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I then applied a thin coat of PVA (3 parts PVA to 1 part water) to the underside of the OSB with a small foam paint roller. Once this thin coat had dried, an additional undiluted coat was applied to each board. I don't intend to paint the bottom of the boards because the paint may transfer to the tops of other boards when they're stacked in the back of the truck. As I've mentioned before, OSB is a splinter factory and it needs to be sealed in order to avoid pain and bleeding. The PVA was a perfect solution as it provided a hard, sealed surface without the risk of causing damage during transport.
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That's as far as I managed to get so far. I'm going let everything dry for a few days before priming and then moving on to building the end pieces and/or starting on some buildings & terrain features.



C&C always welcome.
Passion has little to do with euphoria and everything to do with patience. It is not about feeling good. It is about endurance. Like patience, passion comes from the same Latin root: pati. It does not mean to flow with exuberance. It means to suffer.
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Nodri

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Re: Nodri's PHR & UCM: Ramblings, Photos, & Tutorials

PostTue Aug 02, 2016 4:54 pm

It's been a few weeks since my last update, but I haven't been idle. Work on the lava table is progressing. I've managed to get the table base coated, the ends have been designed and the rough construction is done. Additionally, a fun little side project has just been completed and a full tutorial is included below.

First off, the ends have been designed and built. My original plan was to include a dice tower & turn counter. When I actually worked it out, it became much too complicated and fiddly. The point of this table is to be modular and adaptable for any purpose, so I decided to stay true to that theme.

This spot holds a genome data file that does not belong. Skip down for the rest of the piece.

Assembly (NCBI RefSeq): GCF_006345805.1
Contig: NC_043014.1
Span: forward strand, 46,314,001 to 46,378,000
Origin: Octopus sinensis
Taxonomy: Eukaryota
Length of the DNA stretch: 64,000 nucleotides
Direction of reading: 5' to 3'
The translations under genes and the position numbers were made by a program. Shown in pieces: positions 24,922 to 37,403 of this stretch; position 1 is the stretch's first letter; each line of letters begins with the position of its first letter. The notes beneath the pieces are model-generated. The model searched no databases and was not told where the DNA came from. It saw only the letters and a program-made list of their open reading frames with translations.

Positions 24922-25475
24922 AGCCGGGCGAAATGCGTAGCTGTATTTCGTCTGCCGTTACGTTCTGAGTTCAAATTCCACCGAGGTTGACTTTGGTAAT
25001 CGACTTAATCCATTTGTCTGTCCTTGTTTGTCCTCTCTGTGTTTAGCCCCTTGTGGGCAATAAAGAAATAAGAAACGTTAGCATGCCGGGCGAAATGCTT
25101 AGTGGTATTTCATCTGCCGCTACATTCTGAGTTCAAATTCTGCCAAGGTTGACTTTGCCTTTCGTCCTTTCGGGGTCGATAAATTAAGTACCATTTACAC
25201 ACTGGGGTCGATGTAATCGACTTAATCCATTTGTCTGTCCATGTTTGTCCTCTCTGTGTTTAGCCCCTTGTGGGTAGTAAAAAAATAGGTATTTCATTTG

The edges are finished with 7/16 in. x 11/16 in. MDF shoe moulding on edge. It's cheap and just high enough to ensure a deck of cards doesn't fall off the table. The height also gives me a little room to play with permanent features while still allowing the table to be stored flat.

In the center of each end piece there is a 6" wide piece of 3/16" acrylic that's finished with the shoe moulding on face. I then used construction adhesive to attach some scrap pieces of 20 gauge steel. One of the acrylic sheets has a large square cut out of it for use as a turn counter; I'll cover the details of that feature a little later in this post. The steel will allow any magnetized feature to be attached at some later date. I figured that only one turn counter would be needed for any game, and adding the acrylic sheet to the second end piece (the one with no cut-out) will allow it to be used either as a dice-rolling area in 3 or 4 person games, or as a space to hold common items (like objective tokens in focal point missions) in 2 person games.

The acrylic was covered in PVA glue and textured in the same way as the main part of the table. It will also receive the same hot lava paint job. The tops and bottoms of the end pieces were sealed in watered-down PVA glue applied with a small paint roller (the same as the bottoms of the main parts of the table). Once the hot lava areas are painted, the tops of the end pieces will be finished in self-adhesive faux leather.